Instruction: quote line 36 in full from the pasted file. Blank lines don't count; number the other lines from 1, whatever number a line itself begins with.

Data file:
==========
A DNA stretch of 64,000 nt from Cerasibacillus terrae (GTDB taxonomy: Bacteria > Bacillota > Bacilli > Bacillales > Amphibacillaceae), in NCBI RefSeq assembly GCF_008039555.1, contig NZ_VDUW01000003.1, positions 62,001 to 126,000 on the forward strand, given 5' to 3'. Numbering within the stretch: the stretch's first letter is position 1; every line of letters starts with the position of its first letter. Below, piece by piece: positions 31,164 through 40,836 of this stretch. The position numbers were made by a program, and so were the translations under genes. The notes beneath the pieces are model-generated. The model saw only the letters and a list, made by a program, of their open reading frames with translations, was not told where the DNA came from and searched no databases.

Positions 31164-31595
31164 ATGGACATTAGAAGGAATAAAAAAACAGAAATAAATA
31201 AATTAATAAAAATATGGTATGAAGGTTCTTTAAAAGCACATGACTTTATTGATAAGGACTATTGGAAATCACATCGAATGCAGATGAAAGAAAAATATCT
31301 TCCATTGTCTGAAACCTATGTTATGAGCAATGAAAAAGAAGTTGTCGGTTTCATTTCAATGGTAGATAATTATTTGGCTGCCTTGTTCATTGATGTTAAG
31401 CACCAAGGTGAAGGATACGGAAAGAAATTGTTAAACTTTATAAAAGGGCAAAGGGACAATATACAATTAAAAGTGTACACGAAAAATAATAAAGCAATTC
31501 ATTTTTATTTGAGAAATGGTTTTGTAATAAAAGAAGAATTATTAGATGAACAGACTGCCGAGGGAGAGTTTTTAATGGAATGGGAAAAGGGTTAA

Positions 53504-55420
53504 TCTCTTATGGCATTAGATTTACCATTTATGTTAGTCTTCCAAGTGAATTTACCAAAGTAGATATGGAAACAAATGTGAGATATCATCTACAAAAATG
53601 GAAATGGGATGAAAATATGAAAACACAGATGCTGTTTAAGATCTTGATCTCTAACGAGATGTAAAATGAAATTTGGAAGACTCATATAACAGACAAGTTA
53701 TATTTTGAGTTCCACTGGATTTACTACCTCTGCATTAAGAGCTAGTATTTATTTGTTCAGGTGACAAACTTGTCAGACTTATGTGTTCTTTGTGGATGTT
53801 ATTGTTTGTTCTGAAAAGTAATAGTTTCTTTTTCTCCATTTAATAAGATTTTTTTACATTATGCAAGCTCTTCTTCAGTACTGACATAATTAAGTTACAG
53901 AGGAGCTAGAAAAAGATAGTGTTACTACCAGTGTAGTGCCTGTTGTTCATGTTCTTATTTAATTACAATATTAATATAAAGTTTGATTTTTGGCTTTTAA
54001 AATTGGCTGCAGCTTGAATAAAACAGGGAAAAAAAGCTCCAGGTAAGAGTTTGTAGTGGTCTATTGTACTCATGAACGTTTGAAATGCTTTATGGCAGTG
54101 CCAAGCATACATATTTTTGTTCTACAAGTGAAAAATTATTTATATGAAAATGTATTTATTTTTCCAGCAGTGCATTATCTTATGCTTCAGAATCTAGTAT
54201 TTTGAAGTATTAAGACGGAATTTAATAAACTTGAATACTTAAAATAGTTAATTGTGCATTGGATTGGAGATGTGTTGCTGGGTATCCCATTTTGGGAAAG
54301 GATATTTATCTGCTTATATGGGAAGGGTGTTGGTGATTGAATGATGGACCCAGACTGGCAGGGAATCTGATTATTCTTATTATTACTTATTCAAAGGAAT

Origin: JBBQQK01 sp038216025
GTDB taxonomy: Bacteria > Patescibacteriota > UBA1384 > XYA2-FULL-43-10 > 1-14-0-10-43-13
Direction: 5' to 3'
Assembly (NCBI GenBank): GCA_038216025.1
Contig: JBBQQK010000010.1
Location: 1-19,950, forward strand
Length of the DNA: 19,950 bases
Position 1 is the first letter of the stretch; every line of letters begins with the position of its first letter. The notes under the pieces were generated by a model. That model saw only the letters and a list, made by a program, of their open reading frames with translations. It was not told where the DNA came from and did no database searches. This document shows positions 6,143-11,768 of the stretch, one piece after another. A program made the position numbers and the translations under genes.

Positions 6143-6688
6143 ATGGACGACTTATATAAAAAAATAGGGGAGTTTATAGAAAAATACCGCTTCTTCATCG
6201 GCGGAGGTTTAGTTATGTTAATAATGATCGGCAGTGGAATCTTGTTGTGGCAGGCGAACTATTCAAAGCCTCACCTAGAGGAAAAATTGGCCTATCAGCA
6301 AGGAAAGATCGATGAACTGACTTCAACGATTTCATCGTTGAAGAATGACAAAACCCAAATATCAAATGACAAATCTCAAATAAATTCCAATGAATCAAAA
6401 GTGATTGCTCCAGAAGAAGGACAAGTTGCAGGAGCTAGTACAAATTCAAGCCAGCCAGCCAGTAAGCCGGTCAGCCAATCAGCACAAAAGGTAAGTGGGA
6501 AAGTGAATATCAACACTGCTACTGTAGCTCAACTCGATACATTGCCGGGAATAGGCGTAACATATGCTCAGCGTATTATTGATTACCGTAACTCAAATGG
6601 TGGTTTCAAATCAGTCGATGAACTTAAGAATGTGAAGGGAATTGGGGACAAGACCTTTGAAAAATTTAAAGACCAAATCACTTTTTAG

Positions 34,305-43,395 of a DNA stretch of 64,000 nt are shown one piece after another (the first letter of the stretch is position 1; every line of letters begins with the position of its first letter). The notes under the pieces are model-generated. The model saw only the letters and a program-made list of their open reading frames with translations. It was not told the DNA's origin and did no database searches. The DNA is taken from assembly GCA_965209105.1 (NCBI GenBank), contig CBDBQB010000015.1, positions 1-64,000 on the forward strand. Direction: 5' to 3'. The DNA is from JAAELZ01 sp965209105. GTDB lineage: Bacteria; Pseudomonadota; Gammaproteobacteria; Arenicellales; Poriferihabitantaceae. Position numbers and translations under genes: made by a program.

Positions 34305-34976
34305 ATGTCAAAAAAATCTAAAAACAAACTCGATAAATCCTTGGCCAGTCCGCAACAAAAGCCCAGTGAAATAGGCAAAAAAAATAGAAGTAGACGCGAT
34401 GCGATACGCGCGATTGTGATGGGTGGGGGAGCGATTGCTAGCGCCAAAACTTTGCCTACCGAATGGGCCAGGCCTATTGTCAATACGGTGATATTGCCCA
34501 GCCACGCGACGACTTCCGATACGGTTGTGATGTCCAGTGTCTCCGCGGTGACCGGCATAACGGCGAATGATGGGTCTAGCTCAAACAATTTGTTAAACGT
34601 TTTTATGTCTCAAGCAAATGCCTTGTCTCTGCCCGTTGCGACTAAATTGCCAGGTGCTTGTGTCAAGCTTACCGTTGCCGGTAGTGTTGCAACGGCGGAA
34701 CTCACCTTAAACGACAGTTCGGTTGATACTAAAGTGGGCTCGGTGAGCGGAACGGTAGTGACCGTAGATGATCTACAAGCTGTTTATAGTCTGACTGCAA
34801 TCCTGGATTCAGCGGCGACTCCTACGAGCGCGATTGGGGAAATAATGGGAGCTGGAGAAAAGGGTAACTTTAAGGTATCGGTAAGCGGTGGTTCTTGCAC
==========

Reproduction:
34401 GCGATACGCGCGATTGTGATGGGTGGGGGAGCGATTGCTAGCGCCAAAACTTTGCCTACCGAATGGGCCAGGCCTATTGTCAATACGGTGATATTGCCCA